Friday, January 6, 2012

Fair is not equal or the same, it's what that person needs at that time

As in all classrooms, my classroom is full of students with varying needs and abilities.  I have a handful of students in my "below-level" reading group, a couple in my "advanced reading group".  Some weeks I have a couple students taking an advanced spelling list while one student only takes ten of the twenty regular words.  Most of my students take a timed test that consists of 100 multiplication problems while a couple only do 20.  Some get additional support on tests, while I expect more from others.  I even have students writing on all types of paper.  Some can use regular notebook paper, others need that middle dashed line, a couple need primary paper with wide spacing for their writing.  I even have a few students working with an advanced math program as they have caught on quickly with what I'm doing in class and I want to move them on.  The list goes on and on (as I'm sure it does for you too).

My students are very kind and good Christians, but sometimes I hear things such as, "That's baby work" or "why are you only doing ten words?".  I can understand how it would feel if I was working on 100 problems and my neighbor only had 20.

I saw this great idea somewhere (pinterest? another teaching blog?) that helps with this problem.  I decided to try it in my classroom and it worked wonderfully!

First buy a box of bandaids so that there is enough for each child.  Sit with the children in a circle and tell them to close their eyes and think of a time they were hurt.  When they open their eyes tell them you are going to give them a bandaid to make them feel better.  Walk around and put the bandaid on their hand.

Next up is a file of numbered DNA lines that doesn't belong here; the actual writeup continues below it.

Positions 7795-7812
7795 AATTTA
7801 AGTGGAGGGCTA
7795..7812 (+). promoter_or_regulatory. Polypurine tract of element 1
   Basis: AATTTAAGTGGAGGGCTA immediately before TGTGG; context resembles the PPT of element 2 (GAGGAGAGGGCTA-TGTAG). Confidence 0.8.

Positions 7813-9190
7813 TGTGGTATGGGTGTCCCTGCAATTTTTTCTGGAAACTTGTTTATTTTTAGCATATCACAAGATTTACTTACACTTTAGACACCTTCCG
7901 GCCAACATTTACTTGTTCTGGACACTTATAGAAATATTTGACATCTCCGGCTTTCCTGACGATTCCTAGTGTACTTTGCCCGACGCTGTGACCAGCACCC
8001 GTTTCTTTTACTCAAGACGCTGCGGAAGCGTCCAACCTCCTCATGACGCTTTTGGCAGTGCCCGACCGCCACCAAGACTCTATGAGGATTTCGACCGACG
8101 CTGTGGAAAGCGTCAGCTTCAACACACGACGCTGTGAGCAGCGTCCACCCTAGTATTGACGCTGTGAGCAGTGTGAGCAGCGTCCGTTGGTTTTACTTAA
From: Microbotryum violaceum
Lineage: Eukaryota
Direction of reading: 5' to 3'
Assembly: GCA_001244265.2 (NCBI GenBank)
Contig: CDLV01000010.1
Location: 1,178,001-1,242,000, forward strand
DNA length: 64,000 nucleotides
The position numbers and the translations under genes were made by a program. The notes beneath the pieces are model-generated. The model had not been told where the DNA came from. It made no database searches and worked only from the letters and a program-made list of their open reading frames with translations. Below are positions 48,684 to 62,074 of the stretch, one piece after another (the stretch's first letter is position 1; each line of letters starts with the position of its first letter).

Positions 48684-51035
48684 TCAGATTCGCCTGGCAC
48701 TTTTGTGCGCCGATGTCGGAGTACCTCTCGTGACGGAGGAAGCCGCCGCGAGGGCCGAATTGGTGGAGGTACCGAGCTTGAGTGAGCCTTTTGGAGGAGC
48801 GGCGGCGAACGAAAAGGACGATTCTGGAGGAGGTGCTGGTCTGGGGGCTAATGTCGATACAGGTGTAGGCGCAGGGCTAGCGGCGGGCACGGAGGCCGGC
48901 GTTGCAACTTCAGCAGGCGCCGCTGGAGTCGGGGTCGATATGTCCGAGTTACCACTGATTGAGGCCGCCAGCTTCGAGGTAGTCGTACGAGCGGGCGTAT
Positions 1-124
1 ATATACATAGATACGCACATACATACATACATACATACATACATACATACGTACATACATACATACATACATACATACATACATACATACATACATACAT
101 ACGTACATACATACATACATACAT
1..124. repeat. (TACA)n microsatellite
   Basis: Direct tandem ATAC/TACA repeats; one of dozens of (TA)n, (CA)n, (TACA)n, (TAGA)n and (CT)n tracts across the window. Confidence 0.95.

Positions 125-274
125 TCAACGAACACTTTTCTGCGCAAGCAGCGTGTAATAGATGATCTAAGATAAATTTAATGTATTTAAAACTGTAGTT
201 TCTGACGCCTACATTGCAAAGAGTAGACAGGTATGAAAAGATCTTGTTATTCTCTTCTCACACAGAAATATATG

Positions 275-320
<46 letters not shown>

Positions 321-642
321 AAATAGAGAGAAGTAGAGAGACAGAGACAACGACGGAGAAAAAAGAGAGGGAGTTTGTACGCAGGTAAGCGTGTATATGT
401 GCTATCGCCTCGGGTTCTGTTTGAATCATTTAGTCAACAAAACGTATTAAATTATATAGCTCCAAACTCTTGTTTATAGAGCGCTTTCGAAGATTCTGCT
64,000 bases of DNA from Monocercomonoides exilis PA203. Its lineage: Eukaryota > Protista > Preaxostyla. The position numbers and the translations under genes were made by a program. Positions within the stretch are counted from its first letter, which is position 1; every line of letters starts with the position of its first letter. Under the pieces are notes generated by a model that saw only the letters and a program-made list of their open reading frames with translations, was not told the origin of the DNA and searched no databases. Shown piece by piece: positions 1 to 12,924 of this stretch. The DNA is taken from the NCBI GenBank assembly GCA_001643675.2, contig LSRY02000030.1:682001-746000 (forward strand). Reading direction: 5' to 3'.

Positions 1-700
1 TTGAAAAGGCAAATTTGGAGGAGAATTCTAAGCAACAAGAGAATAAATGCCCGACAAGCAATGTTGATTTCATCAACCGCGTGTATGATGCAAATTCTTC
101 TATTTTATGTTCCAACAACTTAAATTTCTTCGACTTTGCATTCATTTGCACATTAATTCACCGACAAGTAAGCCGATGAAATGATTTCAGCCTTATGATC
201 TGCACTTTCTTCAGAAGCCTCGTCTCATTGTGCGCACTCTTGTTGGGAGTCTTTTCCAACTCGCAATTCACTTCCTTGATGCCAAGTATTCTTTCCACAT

The first child I gave the bandaid to told me, "It was my other hand that was hurt"  The next kid said, "My cut was on my knee!  Can you put the bandaid there instead?"  Around the entire room the children didn't like getting the bandaid on their hand when their injury was elsewhere.  Finally one kid said, "Putting a bandaid on my hand when it's my head that hurts doesn't help me."

There you go...  Exactly.  This led us to a discussion about how some children learn differently.  We talked about how some need more help, how some need less help, and how some struggle with lots of things and need work they can do.  I put some math problems (super hard-high school level) on the board and asked for volunteers to solve it.  No one volunteered.

So I asked, "Would it matter how many of these problems I gave you?  Would 20 be any easier than one hundred?"  One student told me, "If I can't do one, I can't do 100 or 20!"

They really started to understand that sometimes what is fair is NOT equal.  A good lesson for all of us!

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